For the Most Vulnerable, California Blackouts ‘Can Be Life or Death’

MORAGA, Calif. — When Ben Faus went to bed at his home in the foothills above the Monterey Bay, he knew there was a chance his power would go out but he didn’t know exactly when. About 3 a.m. on Thursday he was jolted awake because his sleep apnea breathing machine stopped working.

“All of a sudden, I was like, ‘I can’t breathe,’” he said.

The decision to turn electricity off for large areas of Northern California inconvenienced and frustrated hundreds of thousands of residents, but it became increasingly dangerous for people like Mr. Faus and the state’s most vulnerable.

Around 600,000 customers were still without power on Thursday afternoon and there was no clear indication of when it might be restored. That uncertainty heightened residents’ anger as food spoiled and businesses and schools stayed closed.

Power Outages in Northern California

As of 6 a.m. Pacific on Thursday.





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Source: California Office of Emergency Services

By Jugal K. Patel

But the biggest fears were for the sick and older residents and those who rely on medical devices and equipment like electric wheelchairs.

“Not having power impacts everyone obviously,” said Sunday Parker, who uses a wheelchair and lives in Oakland, parts of which were affected by the shutdown. “But for people with disabilities it can be life or death.”

Although many medical facilities said they had prepared for the outage — ordering extra oxygen tanks and installing generators, for example — the uncertain timing of the blackout spawned confusion. Pacific Gas & Electric, the utility that turned off the power, wavered on when it would start the blackout a number of times before the second stage of power cuts finally came late on Wednesday. The first stage, which had cut power for around 500,000 residents, had come earlier that day.

Most of the concern was focused on people living on their own at home. Although more than 200 hospitals sit in the blackout zones, none have reported any significant effects on their patient services, said Jan Emerson-Shea, a spokeswoman for the California Hospital Association.

Hospitals in the state are required to have backup generators, which usually start running within seconds of a power failure, Ms. Emerson-Shea said.

Across the region, the power shut-off made for odd juxtapositions. In some places, a road separated those with power and those without. At the Sequoias in Portola Valley, a retirement home in the hills above Silicon Valley, only one phone was functioning and the facility had only partial power from a generator. Cellphone service was down. But in the valley below, tech companies like Google and Apple operated with full power.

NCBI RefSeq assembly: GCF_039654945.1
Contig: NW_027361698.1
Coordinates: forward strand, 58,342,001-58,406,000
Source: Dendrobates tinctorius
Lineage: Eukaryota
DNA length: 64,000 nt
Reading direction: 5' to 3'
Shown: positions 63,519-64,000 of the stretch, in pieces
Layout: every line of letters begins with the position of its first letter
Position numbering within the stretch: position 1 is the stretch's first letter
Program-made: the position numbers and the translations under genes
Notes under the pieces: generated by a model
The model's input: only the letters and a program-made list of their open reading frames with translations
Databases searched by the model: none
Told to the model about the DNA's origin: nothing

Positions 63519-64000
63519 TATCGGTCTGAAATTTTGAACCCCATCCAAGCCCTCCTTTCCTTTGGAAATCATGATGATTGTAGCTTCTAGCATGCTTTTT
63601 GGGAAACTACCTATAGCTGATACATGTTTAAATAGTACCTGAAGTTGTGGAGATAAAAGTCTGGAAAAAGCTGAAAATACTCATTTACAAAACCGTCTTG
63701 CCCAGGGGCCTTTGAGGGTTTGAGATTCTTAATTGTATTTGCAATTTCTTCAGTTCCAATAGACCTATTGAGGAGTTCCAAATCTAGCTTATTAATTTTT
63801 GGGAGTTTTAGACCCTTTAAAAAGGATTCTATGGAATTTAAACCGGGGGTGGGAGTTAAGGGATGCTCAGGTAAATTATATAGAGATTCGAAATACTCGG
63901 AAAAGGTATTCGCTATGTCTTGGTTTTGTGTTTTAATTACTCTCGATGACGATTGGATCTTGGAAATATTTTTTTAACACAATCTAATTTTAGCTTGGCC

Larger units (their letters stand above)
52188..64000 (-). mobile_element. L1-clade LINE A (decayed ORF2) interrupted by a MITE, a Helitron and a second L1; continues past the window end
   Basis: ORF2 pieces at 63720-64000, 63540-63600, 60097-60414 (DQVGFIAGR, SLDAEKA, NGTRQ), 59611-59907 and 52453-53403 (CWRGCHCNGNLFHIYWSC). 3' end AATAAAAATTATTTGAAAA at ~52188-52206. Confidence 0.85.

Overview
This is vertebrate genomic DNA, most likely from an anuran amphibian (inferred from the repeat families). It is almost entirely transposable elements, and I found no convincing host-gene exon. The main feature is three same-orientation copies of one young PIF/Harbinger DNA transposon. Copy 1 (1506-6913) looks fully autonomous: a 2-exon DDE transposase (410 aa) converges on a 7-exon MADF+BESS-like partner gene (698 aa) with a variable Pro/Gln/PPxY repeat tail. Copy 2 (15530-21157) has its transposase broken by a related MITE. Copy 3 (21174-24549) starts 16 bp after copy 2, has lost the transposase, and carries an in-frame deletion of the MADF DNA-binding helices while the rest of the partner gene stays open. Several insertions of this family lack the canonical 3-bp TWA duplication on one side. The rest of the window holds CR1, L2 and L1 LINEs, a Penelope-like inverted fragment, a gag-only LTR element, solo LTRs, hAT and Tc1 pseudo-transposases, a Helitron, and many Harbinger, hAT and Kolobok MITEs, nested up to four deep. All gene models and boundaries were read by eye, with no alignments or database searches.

And in Woodside, a wealthy suburb above Silicon Valley, residents used generators to keep their wine collections cool and sent out notices offering to store their neighbors’ best bottles.

On a gusty day when a number of wildfires were reported across the state, firefighters remained on alert. The combination of strong winds and dried-out vegetation after the long California summer has brought on peak fire season. It was during similar conditions two years ago that fires tore through wine country north of San Francisco.

Steve Anderson, a meteorologist with the National Service, said average wind gusts in the San Francisco Bay Area reached 40 to 60 miles per hour on Wednesday and Thursday. But Friday, he said, would bring relief.

“Winds will be dying down dramatically,” Mr. Anderson said.

More gentle winds are a key factor in reducing fire hazards, allowing Pacific Gas & Electric to turn the power back on. But the company says it may take five days before the power lines are completely re-energized, and it remains unclear how long some people will have to wait to fully regain electricity.

PG&E’s power shut-offs are part of the company’s wildfire safety program, which the utility developed in response to state requirements put into place after the wine country fires.

Strong winds and dry conditions have been implicated in several major California wildfires started by PG&E’s equipment. The company has said that one of its transmission lines probably started the state’s largest wildfire known as the Camp Fire, which killed 86 people and destroyed the town of Paradise in November last year.

Although PG&E and at least one other utility has carried out these so-called preventive power cuts previously, this week’s shut-off was by far the largest.